Real estate Institute’s Ryan Mauro examines what happens when states set policies for their own healthcare systems.
The ACA, however, has been hailed as the most progressive healthcare plan in history.
The law requires that all Americans have health insurance, as well as requires businesses to offer coverage to all employees and covers all Americans regardless of preexisting conditions.
The ACA has created the ability for states to set their individual insurance markets, as opposed to a single national insurance plan, allowing individuals to buy coverage on their own.
With this in mind, what happens if states want to set health insurance policies for themselves?
Mauro and Dr. James Levine, an associate professor at the University of Chicago Booth School of Business, looked at the potential outcomes of states setting their own insurance policies.
“States can create their own policies that will be comparable to what is in the ACA, but there are a few limitations,” Levine told The American Heritage.
“States must first have some baseline coverage requirements, and they must also comply with the requirement that the plan must provide coverage for preventive services.
The states also must provide that coverage to the majority of Americans who need it.”
Mauros and Levine analyzed how states could set up their own private health insurance marketplaces and determine whether or not they could provide coverage to an estimated 5.7 million Americans.
States could set a number of state-based rules, such as whether a plan must cover maternity care, maternity coverage, prescription drugs, or preventative services, Levine explained.
These policies must also be consistent with federal law, such that a state can’t impose a higher cost or more restrictive coverage than the federal law requires.
States can also establish their own benchmark plans.
The benchmark plan would determine how much insurance plans would have to cover the average cost of care, as compared to what insurers offer.
But states can also set the benchmark plan, as long as the benchmark is not more expensive than the national benchmark plan.
If the benchmark isn’t cheaper than the average plan, then insurers won’t be able to sell that plan.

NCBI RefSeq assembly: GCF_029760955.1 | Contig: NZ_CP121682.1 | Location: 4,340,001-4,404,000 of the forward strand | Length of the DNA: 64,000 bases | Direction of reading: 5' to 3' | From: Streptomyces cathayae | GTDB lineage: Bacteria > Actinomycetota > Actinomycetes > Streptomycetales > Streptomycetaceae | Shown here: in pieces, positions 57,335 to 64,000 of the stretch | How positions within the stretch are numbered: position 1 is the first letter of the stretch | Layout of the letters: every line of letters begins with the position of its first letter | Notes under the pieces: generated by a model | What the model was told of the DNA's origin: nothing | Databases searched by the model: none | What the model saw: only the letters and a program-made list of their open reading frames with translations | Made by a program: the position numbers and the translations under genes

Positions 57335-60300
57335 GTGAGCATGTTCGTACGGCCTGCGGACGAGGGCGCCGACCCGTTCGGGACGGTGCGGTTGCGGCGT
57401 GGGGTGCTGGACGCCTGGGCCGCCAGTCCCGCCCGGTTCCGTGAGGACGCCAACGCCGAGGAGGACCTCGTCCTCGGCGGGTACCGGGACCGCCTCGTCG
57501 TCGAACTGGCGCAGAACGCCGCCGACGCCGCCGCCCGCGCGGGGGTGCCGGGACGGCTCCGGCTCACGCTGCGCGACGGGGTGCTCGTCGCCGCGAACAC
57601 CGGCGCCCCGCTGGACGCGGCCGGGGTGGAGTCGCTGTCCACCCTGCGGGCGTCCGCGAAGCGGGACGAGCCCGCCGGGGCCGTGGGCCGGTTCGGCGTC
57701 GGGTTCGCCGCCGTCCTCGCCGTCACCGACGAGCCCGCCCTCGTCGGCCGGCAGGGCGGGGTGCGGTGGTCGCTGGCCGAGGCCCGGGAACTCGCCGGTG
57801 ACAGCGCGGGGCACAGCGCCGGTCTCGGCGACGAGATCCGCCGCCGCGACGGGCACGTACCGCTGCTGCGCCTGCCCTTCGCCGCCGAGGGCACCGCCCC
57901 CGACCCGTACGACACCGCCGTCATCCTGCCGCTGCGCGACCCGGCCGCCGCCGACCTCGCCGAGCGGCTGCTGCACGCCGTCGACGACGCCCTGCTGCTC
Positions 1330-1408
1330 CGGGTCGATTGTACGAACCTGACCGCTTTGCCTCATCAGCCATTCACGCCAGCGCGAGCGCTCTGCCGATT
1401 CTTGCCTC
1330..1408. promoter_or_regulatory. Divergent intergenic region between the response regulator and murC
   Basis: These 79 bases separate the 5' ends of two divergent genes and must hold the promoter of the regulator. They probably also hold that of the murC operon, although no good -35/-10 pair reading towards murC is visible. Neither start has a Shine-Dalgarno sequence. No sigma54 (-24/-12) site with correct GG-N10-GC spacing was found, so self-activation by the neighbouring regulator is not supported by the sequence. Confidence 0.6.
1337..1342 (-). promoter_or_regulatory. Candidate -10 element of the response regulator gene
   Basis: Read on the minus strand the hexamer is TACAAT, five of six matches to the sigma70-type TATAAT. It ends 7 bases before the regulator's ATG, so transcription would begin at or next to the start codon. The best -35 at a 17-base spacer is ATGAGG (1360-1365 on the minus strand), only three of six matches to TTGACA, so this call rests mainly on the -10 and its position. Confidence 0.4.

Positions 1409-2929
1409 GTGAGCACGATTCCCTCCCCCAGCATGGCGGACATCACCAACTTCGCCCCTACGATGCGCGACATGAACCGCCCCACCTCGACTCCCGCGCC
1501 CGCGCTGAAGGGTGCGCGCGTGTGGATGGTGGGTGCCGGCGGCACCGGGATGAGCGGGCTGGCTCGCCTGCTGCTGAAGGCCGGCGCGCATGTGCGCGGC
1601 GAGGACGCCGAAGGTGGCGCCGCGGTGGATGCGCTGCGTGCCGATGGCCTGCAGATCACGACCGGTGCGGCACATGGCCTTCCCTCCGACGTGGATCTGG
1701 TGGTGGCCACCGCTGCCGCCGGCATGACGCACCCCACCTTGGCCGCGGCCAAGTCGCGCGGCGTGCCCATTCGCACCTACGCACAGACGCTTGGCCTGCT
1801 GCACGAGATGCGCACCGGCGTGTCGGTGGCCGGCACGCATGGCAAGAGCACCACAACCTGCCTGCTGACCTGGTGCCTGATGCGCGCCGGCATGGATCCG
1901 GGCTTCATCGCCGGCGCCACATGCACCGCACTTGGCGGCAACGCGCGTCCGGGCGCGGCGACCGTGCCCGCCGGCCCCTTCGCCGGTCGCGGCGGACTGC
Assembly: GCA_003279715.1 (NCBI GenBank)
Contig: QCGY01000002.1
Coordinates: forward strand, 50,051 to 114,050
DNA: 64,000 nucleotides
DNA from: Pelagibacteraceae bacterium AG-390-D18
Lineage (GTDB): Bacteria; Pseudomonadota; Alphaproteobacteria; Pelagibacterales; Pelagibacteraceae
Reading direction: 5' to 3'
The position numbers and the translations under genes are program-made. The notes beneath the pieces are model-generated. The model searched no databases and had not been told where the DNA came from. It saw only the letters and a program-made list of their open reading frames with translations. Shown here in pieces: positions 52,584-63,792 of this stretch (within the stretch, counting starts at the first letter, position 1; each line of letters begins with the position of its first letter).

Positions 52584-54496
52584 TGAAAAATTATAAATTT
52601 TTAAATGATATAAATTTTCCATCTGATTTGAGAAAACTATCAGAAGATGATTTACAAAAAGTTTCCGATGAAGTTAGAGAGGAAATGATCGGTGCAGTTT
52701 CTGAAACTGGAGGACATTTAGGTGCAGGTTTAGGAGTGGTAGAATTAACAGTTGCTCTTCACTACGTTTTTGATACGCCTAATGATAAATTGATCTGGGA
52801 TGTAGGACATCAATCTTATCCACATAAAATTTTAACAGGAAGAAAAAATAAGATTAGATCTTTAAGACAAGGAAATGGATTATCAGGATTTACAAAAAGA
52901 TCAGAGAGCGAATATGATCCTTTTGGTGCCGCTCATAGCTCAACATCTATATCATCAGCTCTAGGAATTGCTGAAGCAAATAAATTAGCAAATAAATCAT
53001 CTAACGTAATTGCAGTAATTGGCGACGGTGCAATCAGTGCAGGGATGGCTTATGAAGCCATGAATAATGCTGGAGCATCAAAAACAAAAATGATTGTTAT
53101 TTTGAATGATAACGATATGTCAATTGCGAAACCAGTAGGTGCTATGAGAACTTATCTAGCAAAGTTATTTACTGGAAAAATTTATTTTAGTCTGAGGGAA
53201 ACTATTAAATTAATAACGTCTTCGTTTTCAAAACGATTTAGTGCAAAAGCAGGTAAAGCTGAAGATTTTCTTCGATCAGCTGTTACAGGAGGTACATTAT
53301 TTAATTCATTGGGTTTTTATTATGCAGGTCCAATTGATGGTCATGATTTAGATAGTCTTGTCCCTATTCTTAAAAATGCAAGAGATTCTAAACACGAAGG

Additionally, states can set their benchmark plan to reflect how many people would be able access insurance, if they were enrolled in a high-risk pool.
The pool would allow people to purchase insurance from one plan or the other, depending on the health risk.
Maurow and Levine looked at how states would be compensated for the implementation of the ACA as well.
For each dollar the federal government spends on the ACA and state-administered plans, states will receive $1.50 in tax revenue.
However, states cannot get all of that money from the federal budget.
The money is used to cover uncompensated care for Medicaid and Medicare.
If a state is able to make a profit from the insurance that it plans to offer, then they can receive more money from that budget.
However, states have to maintain the same coverage that they have currently, which means they would have less money to offer to those people.
The law does provide some financial support for states that choose to implement their own plan.
States that have set up a state-run exchange can receive $10 million in federal payments over a two-year period, which can be used to help pay for outreach to people enrolled in private health plans.
States could also receive $4 million in matching funds from the government if they choose to provide health insurance to people who cannot obtain insurance through their employer.
That money can be spent to expand coverage for the uninsured, or to expand access to health insurance.
Mairos and Levy said the federal money could be used more to support outreach efforts, such a outreach to low-income individuals, or programs that help people get affordable health insurance through a tax credit.
While some people might have to adjust their coverage plans based on the new law, others could adjust their health insurance plans if they need to, Mauro said.
If states are able to expand Medicaid coverage, they could also help people pay for the cost of a new plan.
The federal government is already funding states in an effort to expand healthcare coverage for low- and moderate-income Americans, according to The Hill.